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#106975 11/15/00 09:23 AM
Joined: Oct 2000
Posts: 3,672
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<p align="center"> <img border="0" src=&q...t;400" height="266">

Click Photo for Closer Look
<blockquote>
<p align="center">Submitted by <a href="mailto:Bill@Electrical-Contractor.net">Bill Addiss

</a>This was found recently when renovating a Bathroom. The wire you see was attached to the device strap by some form of epoxy. Strange thing was, there was a Neutral in the box. The "Electrician" obviously didn't know
enough to use it.
</blockquote>

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#106976 11/28/00 07:39 AM
Joined: Oct 2000
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This is a further explanation for those not familiar with this violation.

This type of device (switch/outlet combo) is something that is seen quite a bit in areas where it shouldn't be. In Bathrooms and Garages that didn't come with outlets, many of these devices have been added by simply replacing the switch. There MUST BE A NEUTRAL present and connected to the outlet portion of this device. If you don't know what that means and the Hazards involved, you should definitely not be doing any Electrical work!! These are also areas that should be under the protection of a GFCI, either in the device itself (switch/GFCI combo) or the circuit breaker (GFCI breaker).

Secondly, of concern is that, in these areas a dedicated circuit is often called for and that means that the outlet should not be hooked up with anything else, especially the lights. The outlet in a bathroom is supposed to be GFCI protected and on a seperate 20amp circuit breaker. That also means a larger wire size. This is to accomodate the very high wattage of today's Hairdryers. 1875 watts is roughly 16 amps, a typical circuit is only 15 amps. Common uses of this device in Garages are for plugging in an extra Refrigerator/Freezer or for the use of some power tools in a makeshift workshop. Once again, this is an area that needs GFCI protection and really should be on a different or separate circuit to prevent overloading and damage to the equipment being used on that circuit.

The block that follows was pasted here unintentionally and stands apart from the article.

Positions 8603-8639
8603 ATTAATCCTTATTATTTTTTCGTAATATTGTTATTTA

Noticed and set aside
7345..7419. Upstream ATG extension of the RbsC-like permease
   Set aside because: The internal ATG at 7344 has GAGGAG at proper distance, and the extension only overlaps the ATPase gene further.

Bill
#106977 11/30/00 12:26 PM
Joined: Nov 2000
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So many safety assumptions are made by the general public (the "handyman", etc.)for instance, an AWG 16 lamp extension cord can safely handle a microwave, a coffee pot and a toaster... simply because there are three receptacles at the end of the cord...

Or... if a breaker or fuse opens when your emglo compressor fires up... put a 30A on it..

Or... LXW boxes can handle 4 #10-3-G NM Cables because there are four holes...

Or... Neutral and ground are the same thing...like a chassis ground on a car, right...?

It never ceases to amaze me the things we run into... And, thank goodness, were discovered before harm was done.


-Virgil
Residential/Commercial Inspector
5 Star Inspections
Member IAEI
#106978 03/03/01 03:21 AM
Joined: Feb 2001
Posts: 54
T
Member
I ran into something like this in a buddy's kitchen, was an old house and there was an outlet next to the door, I was told that they could only use the outlet when the light was on. So if you had the light on, and then plugged something in, the lamp would get real dim....... Apparently it had once been part of a 3- way switch......Homewowners.....lol


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